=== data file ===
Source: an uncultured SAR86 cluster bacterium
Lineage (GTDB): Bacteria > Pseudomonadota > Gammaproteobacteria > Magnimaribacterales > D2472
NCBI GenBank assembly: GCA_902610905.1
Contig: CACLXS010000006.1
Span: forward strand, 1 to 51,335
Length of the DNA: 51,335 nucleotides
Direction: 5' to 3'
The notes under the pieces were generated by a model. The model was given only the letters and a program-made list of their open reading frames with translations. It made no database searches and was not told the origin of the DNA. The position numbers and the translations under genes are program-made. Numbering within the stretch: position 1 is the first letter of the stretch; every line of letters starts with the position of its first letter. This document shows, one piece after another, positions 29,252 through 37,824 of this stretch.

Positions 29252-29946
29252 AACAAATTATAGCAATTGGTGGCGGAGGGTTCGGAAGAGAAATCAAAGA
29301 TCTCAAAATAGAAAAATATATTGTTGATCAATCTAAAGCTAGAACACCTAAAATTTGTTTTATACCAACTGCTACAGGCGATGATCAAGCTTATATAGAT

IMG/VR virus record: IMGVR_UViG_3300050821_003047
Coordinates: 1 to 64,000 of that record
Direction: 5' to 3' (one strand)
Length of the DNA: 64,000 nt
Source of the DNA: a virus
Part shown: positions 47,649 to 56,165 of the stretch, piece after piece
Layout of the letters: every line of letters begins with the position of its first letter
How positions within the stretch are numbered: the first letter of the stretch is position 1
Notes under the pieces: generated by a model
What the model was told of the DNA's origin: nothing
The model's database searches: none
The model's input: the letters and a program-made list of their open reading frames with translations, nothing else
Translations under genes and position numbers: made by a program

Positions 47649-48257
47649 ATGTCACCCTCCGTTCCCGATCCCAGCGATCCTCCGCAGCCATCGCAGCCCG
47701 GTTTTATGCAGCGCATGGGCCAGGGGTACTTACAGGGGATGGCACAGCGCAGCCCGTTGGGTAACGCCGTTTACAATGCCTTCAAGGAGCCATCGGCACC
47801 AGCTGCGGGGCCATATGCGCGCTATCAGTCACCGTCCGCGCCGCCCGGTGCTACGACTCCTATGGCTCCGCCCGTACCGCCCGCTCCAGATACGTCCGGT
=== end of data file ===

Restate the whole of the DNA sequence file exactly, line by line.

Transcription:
Source: an uncultured SAR86 cluster bacterium
Lineage (GTDB): Bacteria > Pseudomonadota > Gammaproteobacteria > Magnimaribacterales > D2472
NCBI GenBank assembly: GCA_902610905.1
Contig: CACLXS010000006.1
Span: forward strand, 1 to 51,335
Length of the DNA: 51,335 nucleotides
Direction: 5' to 3'
The notes under the pieces were generated by a model. The model was given only the letters and a program-made list of their open reading frames with translations. It made no database searches and was not told the origin of the DNA. The position numbers and the translations under genes are program-made. Numbering within the stretch: position 1 is the first letter of the stretch; every line of letters starts with the position of its first letter. This document shows, one piece after another, positions 29,252 through 37,824 of this stretch.

Positions 29252-29946
29252 AACAAATTATAGCAATTGGTGGCGGAGGGTTCGGAAGAGAAATCAAAGA
29301 TCTCAAAATAGAAAAATATATTGTTGATCAATCTAAAGCTAGAACACCTAAAATTTGTTTTATACCAACTGCTACAGGCGATGATCAAGCTTATATAGAT

IMG/VR virus record: IMGVR_UViG_3300050821_003047
Coordinates: 1 to 64,000 of that record
Direction: 5' to 3' (one strand)
Length of the DNA: 64,000 nt
Source of the DNA: a virus
Part shown: positions 47,649 to 56,165 of the stretch, piece after piece
Layout of the letters: every line of letters begins with the position of its first letter
How positions within the stretch are numbered: the first letter of the stretch is position 1
Notes under the pieces: generated by a model
What the model was told of the DNA's origin: nothing
The model's database searches: none
The model's input: the letters and a program-made list of their open reading frames with translations, nothing else
Translations under genes and position numbers: made by a program

Positions 47649-48257
47649 ATGTCACCCTCCGTTCCCGATCCCAGCGATCCTCCGCAGCCATCGCAGCCCG
47701 GTTTTATGCAGCGCATGGGCCAGGGGTACTTACAGGGGATGGCACAGCGCAGCCCGTTGGGTAACGCCGTTTACAATGCCTTCAAGGAGCCATCGGCACC
47801 AGCTGCGGGGCCATATGCGCGCTATCAGTCACCGTCCGCGCCGCCCGGTGCTACGACTCCTATGGCTCCGCCCGTACCGCCCGCTCCAGATACGTCCGGT